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Male-female voter gap widens to 11.65 million

Male-female voter gap widens to 11.65 million

ISLAMABAD: The gap between male and female voters has widened from 10.97 million in May 2013 to 11.65m in Sept 2015, with the Islamabad Capital Territory being the only part of the country having around 46 per cent women voters.

In 2013, there were 86.25m registered voters, which included 48.61 per cent men and 37.63 per cent women. According to voter registration data released by the Election Commission of Pakistan (ECP) in Sept 2015, just before the start of local government polls, there are now 93.07m voters on the electoral rolls, which include 52.36m male voters and 40.7m female voters — a difference of 11.65m.

In Punjab, the difference increased from 6.16m in 2013 to 6.5m in 2015. In Sindh, it climbed from 1.98m to 2.1m. In KP, the male-female voter registration gap grew from 1.74m to 1.88m. In Balochistan, it rose from 0.491m to 0.494m. In Islamabad Capital Territory, the difference between male and female voter increased from 46,113 to 55,308.




Interestingly, the gap has narrowed down in the Federally Administered Tribal Areas, from 549,549 to 536,239 voters.

The overall percentage of female voters stands at 43.74 per cent against 56.26 per cent male voters. In Punjab, the ratio of female voters is 43.93pc against 56.07pc male voters. In Sindh, the female voters constitute 44.68pc of the total registered voters.

In Khyber Pakhtunkhwa, 42.97pc women and 57.03pc men are on the electoral rolls. The ratio of female voters in Balochistan is 42.58pc against 57.42pc male voters. In Federal Capital Territory, the female and male registered voters’ proportion is 45.94pc and 54.06pc, respectively. Mr Rabbani, who is on a visit to Britain, urged the world to apply uniform standards on all terrorist incidents without any discrimination on the basis of religion, ethnicity or race.

He delivered a public talk at the prestigious London School of Economics and held meetings with British parliamentarians.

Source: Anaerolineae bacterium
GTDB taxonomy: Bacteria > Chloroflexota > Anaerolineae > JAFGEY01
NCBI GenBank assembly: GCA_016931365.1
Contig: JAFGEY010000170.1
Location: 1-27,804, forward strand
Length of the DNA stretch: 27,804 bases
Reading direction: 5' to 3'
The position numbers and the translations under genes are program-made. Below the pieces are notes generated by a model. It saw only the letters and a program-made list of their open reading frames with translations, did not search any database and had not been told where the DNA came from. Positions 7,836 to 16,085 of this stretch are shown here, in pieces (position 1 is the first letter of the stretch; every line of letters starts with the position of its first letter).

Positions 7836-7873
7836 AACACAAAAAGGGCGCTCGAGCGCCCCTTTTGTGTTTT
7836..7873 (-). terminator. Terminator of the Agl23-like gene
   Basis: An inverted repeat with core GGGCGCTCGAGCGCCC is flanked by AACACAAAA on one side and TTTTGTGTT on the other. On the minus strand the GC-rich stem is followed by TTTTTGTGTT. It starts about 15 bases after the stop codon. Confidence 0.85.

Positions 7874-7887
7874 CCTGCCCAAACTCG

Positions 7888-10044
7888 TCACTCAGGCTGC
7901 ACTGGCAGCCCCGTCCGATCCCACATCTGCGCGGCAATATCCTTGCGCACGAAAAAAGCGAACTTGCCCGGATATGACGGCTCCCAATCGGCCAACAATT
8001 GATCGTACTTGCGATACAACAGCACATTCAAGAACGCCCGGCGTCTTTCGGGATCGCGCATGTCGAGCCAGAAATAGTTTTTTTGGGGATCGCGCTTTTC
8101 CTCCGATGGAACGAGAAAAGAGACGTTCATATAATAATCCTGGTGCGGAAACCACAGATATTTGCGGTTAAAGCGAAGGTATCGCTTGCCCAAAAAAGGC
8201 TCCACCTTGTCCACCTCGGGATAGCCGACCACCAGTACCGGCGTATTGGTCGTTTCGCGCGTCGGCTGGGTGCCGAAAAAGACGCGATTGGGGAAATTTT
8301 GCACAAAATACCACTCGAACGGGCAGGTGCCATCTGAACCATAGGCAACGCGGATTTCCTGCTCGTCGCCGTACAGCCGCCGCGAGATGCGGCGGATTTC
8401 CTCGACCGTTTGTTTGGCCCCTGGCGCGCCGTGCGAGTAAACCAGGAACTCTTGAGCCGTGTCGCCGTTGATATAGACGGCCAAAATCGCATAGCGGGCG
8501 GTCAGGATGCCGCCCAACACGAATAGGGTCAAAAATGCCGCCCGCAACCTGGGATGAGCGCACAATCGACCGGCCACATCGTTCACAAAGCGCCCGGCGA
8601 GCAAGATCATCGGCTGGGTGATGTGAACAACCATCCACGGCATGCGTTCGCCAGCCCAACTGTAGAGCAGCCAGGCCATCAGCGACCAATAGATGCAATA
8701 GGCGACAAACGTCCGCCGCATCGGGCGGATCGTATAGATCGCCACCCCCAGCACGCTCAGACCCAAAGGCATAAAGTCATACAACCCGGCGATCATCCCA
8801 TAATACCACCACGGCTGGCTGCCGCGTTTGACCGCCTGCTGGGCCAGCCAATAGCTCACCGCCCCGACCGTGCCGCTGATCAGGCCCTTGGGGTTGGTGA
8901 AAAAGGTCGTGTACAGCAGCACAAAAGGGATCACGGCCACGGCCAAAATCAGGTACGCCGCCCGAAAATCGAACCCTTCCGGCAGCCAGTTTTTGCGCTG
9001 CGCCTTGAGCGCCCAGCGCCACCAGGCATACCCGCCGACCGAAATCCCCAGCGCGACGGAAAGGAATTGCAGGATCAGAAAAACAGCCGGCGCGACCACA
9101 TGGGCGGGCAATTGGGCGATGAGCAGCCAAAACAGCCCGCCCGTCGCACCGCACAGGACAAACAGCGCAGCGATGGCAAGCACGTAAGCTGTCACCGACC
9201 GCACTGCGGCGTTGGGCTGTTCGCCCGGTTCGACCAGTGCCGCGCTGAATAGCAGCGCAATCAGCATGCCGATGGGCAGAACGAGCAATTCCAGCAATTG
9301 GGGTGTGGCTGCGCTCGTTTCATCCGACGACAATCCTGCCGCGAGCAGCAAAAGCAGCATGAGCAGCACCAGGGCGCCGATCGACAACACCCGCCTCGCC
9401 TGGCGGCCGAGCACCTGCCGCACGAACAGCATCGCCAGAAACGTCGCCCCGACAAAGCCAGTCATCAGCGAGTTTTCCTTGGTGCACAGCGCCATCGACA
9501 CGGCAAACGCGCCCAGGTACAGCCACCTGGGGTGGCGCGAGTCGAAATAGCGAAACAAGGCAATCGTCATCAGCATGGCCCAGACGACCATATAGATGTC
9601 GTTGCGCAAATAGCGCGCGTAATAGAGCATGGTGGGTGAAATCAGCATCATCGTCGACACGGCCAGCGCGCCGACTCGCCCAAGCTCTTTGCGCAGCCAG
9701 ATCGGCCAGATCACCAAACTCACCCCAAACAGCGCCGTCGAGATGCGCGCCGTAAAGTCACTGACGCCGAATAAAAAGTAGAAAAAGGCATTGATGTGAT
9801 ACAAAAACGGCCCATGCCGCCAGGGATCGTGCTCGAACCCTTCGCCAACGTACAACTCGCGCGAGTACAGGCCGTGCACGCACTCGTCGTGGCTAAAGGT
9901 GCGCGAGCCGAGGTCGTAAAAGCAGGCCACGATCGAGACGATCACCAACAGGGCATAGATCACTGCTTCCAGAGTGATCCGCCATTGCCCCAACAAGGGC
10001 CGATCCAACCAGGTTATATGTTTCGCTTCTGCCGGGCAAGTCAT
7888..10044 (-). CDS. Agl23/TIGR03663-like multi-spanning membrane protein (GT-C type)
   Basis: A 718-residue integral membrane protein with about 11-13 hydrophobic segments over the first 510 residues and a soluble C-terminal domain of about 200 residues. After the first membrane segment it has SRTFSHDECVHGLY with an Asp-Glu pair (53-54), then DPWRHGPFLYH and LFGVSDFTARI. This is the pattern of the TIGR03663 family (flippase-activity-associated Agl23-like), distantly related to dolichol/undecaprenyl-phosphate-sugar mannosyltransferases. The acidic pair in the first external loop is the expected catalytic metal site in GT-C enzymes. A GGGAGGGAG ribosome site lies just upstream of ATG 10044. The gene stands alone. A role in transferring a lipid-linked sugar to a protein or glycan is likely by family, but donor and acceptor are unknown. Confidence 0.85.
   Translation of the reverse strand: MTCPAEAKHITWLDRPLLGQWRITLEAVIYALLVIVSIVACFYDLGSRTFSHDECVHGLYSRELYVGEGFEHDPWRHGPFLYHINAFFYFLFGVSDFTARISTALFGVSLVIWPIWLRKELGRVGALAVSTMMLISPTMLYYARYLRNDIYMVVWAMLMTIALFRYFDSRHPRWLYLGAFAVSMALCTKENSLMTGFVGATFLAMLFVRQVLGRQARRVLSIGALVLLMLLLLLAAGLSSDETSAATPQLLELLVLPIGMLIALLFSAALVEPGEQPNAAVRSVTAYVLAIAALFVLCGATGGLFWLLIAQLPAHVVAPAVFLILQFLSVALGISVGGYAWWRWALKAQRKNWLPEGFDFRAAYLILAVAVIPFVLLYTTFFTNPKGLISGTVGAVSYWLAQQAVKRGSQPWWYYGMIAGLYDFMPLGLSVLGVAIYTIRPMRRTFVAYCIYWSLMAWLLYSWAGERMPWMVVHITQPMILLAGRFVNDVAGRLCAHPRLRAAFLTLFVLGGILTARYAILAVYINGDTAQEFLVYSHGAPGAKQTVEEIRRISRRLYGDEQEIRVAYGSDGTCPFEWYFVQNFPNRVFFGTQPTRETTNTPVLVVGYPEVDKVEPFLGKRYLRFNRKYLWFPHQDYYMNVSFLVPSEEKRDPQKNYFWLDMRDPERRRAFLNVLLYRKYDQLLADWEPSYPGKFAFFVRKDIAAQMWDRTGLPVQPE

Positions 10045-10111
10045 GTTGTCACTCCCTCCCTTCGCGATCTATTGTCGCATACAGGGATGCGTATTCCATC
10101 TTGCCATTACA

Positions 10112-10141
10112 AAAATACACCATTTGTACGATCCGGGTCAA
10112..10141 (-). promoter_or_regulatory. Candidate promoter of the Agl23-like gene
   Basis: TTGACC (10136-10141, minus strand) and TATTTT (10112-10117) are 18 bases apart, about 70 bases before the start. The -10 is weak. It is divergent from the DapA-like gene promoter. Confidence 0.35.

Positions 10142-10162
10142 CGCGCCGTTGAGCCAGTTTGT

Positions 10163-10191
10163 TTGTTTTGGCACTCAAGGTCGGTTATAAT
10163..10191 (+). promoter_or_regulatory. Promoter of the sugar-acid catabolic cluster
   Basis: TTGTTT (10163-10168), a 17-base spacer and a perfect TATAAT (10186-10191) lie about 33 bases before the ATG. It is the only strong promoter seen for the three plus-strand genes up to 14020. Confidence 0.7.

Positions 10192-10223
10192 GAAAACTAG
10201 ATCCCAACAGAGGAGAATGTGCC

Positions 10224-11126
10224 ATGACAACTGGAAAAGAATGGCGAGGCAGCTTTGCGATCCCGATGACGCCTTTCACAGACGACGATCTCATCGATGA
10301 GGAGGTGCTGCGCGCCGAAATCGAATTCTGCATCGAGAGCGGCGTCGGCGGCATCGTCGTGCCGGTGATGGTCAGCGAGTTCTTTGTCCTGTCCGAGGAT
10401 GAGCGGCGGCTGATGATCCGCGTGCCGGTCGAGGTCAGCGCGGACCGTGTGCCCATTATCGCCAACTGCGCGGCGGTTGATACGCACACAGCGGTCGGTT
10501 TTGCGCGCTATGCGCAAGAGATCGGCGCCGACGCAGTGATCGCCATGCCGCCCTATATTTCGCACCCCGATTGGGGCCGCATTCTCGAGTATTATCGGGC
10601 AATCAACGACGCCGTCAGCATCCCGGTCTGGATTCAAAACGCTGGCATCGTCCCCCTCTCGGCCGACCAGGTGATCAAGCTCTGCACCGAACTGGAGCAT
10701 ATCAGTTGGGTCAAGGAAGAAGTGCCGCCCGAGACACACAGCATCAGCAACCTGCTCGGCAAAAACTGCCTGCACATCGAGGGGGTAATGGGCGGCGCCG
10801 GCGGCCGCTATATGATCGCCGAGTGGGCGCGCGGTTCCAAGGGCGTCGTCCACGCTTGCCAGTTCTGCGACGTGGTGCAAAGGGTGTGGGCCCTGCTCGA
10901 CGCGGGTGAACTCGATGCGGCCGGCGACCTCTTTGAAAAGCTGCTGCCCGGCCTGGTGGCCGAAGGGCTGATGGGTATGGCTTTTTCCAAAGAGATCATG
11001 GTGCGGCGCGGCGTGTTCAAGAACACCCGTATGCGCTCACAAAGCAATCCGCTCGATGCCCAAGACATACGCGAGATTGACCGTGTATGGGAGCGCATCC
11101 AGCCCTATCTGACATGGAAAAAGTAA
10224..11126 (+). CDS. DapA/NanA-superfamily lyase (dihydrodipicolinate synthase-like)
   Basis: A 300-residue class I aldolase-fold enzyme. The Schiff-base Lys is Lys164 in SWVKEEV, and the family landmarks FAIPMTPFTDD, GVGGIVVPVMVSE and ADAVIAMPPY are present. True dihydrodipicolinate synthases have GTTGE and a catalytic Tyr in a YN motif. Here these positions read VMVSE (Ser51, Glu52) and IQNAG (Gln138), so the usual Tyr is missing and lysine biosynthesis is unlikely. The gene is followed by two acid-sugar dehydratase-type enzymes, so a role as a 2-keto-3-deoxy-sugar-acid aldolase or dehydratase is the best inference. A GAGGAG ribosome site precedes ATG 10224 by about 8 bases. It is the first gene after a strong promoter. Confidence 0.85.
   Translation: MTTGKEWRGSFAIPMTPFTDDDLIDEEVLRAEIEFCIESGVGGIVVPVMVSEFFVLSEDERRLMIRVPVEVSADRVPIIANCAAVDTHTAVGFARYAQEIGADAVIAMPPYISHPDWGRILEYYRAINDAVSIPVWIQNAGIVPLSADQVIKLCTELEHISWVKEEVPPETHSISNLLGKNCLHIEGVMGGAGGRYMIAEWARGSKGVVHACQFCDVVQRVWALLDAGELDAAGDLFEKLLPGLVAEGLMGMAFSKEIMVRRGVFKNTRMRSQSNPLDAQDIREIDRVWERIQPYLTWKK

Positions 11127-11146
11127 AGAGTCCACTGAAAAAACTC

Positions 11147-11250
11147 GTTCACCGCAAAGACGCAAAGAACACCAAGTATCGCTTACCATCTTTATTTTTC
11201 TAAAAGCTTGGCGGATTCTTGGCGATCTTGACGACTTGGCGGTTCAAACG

In Fata, women voters’ enrolment shows a slight improvement, but the area still has the lowest proportion of female voters which has now jumped from 33pc in 2013 to 34.43pc now. Male voters still constitute 65.56pc of total voters — reflecting a huge gap.

The Free and Fair Election Network (Fafen), a coalition of dozens of NGOs working together to improve the electoral process in the country, has called for urgent efforts by political parties and the ECP to increase women voter registration before general elections in 2018.

“With more than 11 and a half million female eligible voters not registered, Fafen has urged the ECP to declare a ‘women voter registration emergency’ in the country and redouble efforts, in cooperation with the National Database and Registration Authority (Nadra), political parties and civil society organisations nationwide to help women register as voters,” the network said in a statement released on Wednesday.

It observed that leadership was needed from the ECP now, well ahead of the 2018 general election, to protect the right of franchise of all women.

Nadra’s partnership is needed because one major reason for the growing gap between male and female registration is the unwillingness or inability of many women to acquire a computerised national identity card (CNIC), which is a legal prerequisite for registration as a voter. Nadra is responsible for issuing CNICs, which have many other potential benefits for women in addition to enabling voter registration.

The increasing difference between male and female voter registration is disturbing, as registration as a voter is the primary step towards political and electoral empowerment of citizens.

Published in Dawn, November 26th, 2015

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